We have a special place in our hearts for this livebearer from Mexico and Central America. The two most common species in the aquarium trade — Xiphophorus maculatus (southern platyfish) and X. variatus (variable or variatus platy) — have been crossbred with each other and swordtail species to create a plethora of color varieties. You may see them at pet stores with descriptive names like Mickey Mouse, red wag, bumblebee, and green lantern platies. Most grow to 2–3 inches (5–7 cm) in length, although the dwarf types stay closer to 1 inch (2.5 cm) long. They do well in pH of 6.5–8.5, higher GH, and typical tropical temperatures between 72–78°F (22–26°C). However, variatus platies can go even cooler and live in unheated aquariums or outdoor mini ponds during the warmer summer season. If you find yourself overrun with a booming population, try selling your excess platies to a local fish store to supplement your fishkeeping hobby expenses.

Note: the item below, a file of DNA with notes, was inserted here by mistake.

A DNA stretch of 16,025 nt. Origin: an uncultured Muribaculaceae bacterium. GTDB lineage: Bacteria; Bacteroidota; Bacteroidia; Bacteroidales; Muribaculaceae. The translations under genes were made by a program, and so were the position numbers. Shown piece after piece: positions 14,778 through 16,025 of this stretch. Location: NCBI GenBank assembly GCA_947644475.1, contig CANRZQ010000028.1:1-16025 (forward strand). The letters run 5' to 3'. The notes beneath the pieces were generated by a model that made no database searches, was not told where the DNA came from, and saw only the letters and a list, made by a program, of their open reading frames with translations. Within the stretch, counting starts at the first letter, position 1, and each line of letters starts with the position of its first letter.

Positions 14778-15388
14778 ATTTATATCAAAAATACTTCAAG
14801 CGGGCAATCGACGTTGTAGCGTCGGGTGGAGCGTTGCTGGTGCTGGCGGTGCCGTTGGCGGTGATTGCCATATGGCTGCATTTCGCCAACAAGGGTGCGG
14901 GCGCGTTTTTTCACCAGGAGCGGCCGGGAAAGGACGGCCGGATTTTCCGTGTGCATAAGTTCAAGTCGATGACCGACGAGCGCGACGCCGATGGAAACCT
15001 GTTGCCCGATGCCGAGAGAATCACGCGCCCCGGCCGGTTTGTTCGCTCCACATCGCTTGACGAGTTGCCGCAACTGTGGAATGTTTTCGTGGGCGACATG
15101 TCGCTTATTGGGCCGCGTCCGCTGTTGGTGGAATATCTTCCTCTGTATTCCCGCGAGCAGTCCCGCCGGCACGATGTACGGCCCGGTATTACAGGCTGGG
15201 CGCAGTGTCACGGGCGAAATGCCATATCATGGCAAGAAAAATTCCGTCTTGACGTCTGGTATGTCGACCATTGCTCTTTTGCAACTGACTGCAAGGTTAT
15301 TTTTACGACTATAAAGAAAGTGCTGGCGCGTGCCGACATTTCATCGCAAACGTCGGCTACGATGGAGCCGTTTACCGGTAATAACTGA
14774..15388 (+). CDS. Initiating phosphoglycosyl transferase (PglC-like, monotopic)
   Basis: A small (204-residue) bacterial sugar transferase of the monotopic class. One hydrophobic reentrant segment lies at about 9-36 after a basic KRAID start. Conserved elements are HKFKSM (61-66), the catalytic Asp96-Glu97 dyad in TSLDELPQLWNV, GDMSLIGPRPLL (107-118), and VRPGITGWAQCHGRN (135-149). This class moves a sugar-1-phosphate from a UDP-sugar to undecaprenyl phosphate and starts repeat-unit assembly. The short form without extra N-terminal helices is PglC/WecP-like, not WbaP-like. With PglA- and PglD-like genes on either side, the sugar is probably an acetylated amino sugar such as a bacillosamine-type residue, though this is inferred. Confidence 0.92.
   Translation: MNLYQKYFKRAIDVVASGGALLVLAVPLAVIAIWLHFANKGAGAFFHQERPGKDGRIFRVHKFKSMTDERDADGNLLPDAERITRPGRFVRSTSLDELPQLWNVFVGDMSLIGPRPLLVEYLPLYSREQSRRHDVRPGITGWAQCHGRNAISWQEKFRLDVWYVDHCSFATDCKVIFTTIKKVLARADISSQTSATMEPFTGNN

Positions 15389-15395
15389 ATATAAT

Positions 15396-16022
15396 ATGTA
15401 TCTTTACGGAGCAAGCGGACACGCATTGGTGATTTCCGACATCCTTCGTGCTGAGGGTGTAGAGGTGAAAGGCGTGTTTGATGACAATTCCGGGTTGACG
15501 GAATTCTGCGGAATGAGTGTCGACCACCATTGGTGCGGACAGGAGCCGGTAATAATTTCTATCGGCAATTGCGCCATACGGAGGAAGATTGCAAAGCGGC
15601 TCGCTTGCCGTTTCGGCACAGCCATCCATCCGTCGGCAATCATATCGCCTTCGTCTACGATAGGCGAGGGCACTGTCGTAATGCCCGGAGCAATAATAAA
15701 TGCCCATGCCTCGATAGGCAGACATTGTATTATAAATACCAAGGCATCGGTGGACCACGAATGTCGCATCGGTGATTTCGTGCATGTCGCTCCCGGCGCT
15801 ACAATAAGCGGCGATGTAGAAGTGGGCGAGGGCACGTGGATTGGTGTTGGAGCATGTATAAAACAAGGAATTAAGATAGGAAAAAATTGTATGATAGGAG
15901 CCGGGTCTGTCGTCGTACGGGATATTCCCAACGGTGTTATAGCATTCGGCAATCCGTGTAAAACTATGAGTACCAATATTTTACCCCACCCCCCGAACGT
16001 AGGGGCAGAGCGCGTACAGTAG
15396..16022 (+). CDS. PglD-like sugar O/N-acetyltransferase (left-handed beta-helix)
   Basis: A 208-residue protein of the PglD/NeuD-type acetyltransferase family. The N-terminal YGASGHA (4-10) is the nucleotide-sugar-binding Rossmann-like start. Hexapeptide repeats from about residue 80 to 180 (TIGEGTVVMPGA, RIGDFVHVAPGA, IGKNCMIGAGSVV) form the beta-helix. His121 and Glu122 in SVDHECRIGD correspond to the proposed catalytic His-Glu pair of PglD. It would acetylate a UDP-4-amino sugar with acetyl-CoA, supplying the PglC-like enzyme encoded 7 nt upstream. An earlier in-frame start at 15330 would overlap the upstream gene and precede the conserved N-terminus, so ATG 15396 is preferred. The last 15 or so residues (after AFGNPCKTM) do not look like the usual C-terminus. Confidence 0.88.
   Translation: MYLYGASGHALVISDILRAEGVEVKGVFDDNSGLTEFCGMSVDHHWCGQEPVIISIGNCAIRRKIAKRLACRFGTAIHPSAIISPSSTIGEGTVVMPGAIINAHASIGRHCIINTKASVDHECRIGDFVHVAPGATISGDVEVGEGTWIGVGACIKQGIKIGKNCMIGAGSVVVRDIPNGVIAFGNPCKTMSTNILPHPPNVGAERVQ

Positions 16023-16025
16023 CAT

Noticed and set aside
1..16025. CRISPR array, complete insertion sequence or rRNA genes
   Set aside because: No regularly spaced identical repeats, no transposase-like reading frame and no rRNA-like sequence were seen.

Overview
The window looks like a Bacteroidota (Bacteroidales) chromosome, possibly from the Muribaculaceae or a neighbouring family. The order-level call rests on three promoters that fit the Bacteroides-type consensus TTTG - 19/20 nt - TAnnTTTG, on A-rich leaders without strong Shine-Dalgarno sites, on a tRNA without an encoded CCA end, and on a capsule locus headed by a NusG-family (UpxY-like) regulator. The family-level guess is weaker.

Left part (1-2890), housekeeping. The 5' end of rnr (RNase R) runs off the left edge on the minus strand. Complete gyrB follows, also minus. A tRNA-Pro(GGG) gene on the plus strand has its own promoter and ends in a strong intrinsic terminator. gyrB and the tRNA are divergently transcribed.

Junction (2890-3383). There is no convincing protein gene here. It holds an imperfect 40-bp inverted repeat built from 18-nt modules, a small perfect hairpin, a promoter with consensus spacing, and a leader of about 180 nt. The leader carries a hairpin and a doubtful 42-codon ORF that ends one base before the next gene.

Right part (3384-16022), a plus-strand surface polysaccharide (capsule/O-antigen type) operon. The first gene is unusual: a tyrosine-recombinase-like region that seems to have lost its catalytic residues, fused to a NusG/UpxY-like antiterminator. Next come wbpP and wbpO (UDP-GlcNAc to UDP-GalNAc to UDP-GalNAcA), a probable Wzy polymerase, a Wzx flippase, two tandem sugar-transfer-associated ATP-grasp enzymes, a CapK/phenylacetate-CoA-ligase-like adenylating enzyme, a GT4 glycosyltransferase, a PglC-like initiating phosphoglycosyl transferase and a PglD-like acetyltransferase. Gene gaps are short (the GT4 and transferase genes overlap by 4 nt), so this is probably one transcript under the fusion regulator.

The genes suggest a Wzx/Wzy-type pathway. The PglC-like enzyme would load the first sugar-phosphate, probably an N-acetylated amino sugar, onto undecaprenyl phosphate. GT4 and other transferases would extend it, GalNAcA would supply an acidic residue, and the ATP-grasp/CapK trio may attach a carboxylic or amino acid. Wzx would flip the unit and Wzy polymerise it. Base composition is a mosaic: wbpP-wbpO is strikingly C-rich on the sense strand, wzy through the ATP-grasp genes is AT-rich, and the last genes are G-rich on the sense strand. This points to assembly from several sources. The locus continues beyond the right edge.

If you’re looking for a livebearer at the pet store that is bigger than a platy but smaller than a swordtail, then the 4- to 5-inch (10–13 cm) molly is the way to go. Some of the most prevalent species in the hobby include Poecilia sphenops (short-fin molly) and P. latipinna (sailfin molly), but most pet store mollies are hybrids that display a spectacular range of colors and patterns — such as dalmatian, gold dust, platinum, and lyretail. Like many livebearers, sexually mature males have a pointy, stick-like anal fin called a gonopodium, whereas females and juveniles have a fan-shaped or triangular anal fin.
Mollies actually come from freshwater, brackish, and saltwater habitats spanning all the way from Southern United States to Columbia, so they require hard, alkaline water and can be prone to shimmying or “livebearer disease” if they do not have enough minerals in their water. Another interesting fact is that they have flat mouths that are perfect for tearing off hair and string algae, so many aquarists use them (and platies) as algae eaters for their planted tanks.